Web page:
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LII. To Ibas, Bishop of Edessa.16981698    C. 435–457.

It is, I think, of His providential care for our common salvation that the God of all brings on some men certain calamities, that chastisement may prove to be to them that have erred a healing remedy; to virtue’s athletes an encouragement to constancy; and to all who look on a beneficial exemplar. For it is natural that when we see others punished we should be filled with fear ourselves. In view of these considerations I look on the trouble of Africa as a general advantage. In the first place when I bear in mind their former prosperity and now look on their sudden overthrow, I see how variable are all human affairs, and learn a twofold lesson;—not to rejoice in felicity as though it would never come to an end, nor be distressed at calamities as hard to bear. Then I recall the memory of past errors, and tremble lest I fall into like sufferings. My main motive in now writing to you is to introduce to your holiness the very God-267beloved bishop Cyprianus,16991699    Nothing seems known of this Cyprian beyond this mention of his expulsion by the Vandals. The letter is thus dated after 439. who starting from the famous Africa is now compelled, by the savagery of the barbarians, to travel in foreign lands.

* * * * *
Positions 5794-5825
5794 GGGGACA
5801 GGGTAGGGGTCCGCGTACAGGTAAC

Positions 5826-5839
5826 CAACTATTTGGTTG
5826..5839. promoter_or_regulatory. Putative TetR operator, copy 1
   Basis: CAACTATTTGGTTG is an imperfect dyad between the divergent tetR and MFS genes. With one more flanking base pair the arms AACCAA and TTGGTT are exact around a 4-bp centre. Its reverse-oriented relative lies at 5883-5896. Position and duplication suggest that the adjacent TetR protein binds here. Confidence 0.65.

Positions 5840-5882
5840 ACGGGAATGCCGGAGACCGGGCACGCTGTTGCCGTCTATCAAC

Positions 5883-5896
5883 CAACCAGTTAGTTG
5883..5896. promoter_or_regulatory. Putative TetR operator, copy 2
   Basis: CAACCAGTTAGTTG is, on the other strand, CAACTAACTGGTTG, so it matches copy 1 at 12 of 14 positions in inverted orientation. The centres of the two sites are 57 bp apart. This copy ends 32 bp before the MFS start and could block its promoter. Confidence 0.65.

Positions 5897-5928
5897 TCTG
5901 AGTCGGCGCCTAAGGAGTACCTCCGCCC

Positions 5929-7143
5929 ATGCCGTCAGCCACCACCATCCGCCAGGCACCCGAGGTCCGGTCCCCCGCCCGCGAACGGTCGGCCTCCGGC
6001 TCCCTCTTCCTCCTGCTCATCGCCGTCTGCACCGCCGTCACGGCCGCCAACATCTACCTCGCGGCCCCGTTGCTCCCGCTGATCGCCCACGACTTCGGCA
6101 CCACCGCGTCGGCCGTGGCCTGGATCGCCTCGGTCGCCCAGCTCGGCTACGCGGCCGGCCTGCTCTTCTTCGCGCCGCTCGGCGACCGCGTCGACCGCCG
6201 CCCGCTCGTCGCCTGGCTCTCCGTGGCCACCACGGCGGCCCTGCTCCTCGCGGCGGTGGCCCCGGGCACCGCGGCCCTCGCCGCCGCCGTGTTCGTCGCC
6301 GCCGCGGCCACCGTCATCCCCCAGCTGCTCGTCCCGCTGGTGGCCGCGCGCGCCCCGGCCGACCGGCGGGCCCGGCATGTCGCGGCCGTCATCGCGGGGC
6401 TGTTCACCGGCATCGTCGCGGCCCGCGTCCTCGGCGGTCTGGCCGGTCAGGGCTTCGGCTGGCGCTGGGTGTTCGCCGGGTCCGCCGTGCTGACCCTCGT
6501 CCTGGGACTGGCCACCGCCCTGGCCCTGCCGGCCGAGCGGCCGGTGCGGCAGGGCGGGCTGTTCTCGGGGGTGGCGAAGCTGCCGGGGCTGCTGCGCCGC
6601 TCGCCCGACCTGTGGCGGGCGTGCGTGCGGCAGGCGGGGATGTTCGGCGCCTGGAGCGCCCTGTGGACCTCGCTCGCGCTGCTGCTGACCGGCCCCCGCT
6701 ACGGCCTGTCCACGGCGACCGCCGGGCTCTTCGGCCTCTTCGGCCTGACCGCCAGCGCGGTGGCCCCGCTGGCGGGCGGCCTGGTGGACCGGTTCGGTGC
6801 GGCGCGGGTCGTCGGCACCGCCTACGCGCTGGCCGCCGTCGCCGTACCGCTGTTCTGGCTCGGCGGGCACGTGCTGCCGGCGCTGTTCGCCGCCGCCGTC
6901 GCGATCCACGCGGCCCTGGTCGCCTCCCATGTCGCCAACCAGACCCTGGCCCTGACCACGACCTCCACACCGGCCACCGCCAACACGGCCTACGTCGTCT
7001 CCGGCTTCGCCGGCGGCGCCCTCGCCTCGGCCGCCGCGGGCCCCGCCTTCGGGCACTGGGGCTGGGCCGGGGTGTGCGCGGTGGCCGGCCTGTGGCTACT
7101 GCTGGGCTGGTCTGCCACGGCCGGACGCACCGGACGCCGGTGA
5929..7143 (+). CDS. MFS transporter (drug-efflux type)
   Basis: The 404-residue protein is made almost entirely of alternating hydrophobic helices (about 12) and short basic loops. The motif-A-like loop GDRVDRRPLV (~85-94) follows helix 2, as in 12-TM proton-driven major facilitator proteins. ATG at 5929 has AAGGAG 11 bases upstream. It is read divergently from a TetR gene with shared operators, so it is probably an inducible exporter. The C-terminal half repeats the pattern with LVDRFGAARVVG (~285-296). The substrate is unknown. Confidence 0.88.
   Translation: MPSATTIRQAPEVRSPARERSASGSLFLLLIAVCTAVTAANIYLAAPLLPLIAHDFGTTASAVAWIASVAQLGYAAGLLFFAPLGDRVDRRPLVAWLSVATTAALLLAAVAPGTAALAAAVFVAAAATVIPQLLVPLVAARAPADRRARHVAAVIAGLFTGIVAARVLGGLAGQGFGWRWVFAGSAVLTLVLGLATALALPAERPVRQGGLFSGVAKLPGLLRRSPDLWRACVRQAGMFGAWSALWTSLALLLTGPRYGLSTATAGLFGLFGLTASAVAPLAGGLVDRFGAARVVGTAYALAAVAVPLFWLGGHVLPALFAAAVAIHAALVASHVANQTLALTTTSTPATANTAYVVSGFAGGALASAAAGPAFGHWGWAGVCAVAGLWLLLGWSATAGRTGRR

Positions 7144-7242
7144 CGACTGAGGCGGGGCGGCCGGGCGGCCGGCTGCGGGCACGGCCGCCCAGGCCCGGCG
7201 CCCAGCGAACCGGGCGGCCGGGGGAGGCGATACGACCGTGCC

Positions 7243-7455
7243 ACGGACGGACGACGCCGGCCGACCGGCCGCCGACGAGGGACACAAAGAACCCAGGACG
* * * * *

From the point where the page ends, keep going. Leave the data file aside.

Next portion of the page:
He has brought a letter to us from the very holy bishop the lord Eusebius,17001700    Eusebius of Ancyra. The name also appears as Eulalius. Baron. Ann. 440. who wisely rules the Galatians. When your piety has received him with your wonted kindness I beg you to send him with a letter to whatever pious bishops you may think fit so that while he enjoys their kindly consolation he may be the means of their receiving heavenly and lasting benefits.

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